• Saturday, May 18, 2024

Politics

Council leader cites ‘toxic local politics’ for poor Oldham results

The Labour party lost its overall majority in Oldham council

By: Eastern Eye

LABOUR lost its overall majority in Oldham Council for the first time in 13 years, and saw seven seats go to independent candidates, writes Charlotte Hall.

Though Labour gained two seats in Hollinwood and Failsworth East, they were left with just 26 councillors when the final results were announced at 6am last Friday (3). The results meant they were far below the 31 councillors needed to maintain majority control of the council.

Critics suggested that Labour leader Sir Keir Starmer’s stance on Gaza could be to blame – especially in wards such as St Mary’s, Alexandra and Coldhurst, where there are large Asian and Muslim populations.

A number of independent candidates in these areas ran on ‘boycott Labour’ campaigns, while others used the colours of the Palestinian flag on their leaflets to show their support.

However, council leader Arooj Shah argued the issue was not that simple. She claimed “bad actors” in Oldham – and British politics – were “exploiting” the issue to sow division amid residents who already feel disenfranchised by the cost of living crisis and cuts to local spending.

“What we have seen tonight is an indication that people feel like mainstream politics – mainstream parties – aren’t for them,” she told the Local Democracy Reporting Service (LDRS). “We saw today that people were really turned off by democracy.”

In Oldham, she said this was because of a “toxic and divisive” culture in local politics.

“Our politics has been torn apart by extremism,” she added. “You have disinformation, misinformation, smear campaigns, and that puts people off standing.”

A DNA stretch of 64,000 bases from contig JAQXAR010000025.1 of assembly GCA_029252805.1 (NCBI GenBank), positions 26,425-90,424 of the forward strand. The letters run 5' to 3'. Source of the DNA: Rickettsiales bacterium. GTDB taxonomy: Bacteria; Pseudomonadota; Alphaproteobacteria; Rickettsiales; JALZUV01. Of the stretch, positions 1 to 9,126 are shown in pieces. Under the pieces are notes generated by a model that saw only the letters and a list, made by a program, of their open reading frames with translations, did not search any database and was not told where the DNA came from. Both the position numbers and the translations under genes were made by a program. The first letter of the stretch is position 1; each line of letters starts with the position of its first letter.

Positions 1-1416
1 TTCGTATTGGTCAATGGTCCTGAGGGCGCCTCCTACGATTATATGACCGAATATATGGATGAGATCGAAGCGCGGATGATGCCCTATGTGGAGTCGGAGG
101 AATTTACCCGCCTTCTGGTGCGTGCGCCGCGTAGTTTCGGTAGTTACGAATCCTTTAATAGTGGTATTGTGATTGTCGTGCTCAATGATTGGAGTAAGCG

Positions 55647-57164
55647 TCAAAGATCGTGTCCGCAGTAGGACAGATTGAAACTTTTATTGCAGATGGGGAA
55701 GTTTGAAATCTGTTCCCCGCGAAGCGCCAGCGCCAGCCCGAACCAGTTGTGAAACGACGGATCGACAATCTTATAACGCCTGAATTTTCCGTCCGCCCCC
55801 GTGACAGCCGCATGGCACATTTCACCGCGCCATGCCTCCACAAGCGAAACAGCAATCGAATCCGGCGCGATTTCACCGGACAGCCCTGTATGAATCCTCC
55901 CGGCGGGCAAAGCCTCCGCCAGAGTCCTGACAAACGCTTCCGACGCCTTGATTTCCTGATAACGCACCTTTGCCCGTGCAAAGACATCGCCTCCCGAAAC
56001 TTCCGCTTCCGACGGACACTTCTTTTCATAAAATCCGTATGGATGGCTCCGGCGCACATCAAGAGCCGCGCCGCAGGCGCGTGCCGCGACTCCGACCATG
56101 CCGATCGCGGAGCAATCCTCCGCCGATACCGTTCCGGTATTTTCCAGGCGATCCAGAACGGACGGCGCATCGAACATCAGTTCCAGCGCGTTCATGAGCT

She argued this was scaring off people “who really care” from getting involved with local politics “because they’re worried about the abuse they’ll get”.

Instead, “self-interested and tactical” candidates were using Palestine as a wedge issue – even though it had “nothing to do with local politics”, according to one Labour source.

Shah agreed, saying: “When you look at the situation in Palestine, which has been horrific, people have clearly voiced concerns. We called for a ceasefire with Andy Burnham and the other leaders across Greater Manchester very early on when this tragedy began. People want an outlet to voice their concerns and that’s legitimate.

“But what you also see is bad actors on the fringes of British politics that use and exploit those matters, and we definitely saw that in Oldham. The matter was definitely manipulated and exploited [in this election].”

A number of council sources suggested that group chats had been circulating on WhatsApp and Telegram with the aim of ‘shoring up’ support for independents on the basis they would provide a voice for Palestinians.

Shah said: “In the last weeks, I’ve been continuously harassed and baraged online about why we’re not calling for a ceasefire – and we did. But, at the end of the day, we are local councillors. We are trying to run a local council. Our concern is with local services.

“Our animosity should be towards the government who have made that really difficult for us over this time after years of cuts.”

But she acknowledged that losing the majority in Oldham might send a message to the Labour leader.

“The message to higher-ups in the Labour party is that clearly people care deeply about Palestine,” she said. “But we desperately need a Labour government to give Oldham the break it needs.”

The exact nature of the council leadership in future is uncertain. Labour is still the biggest political group in the council, and Shah claimed talks will take place in the next few days to establish exactly what the new administration will look like.

But to her, it was clear some wounds needed to be healed within Oldham politics. She said: “My message to all the opposition groups is now it’s about coming together and putting the people of Oldham first.” (Local Democracy Reporting Service)

 

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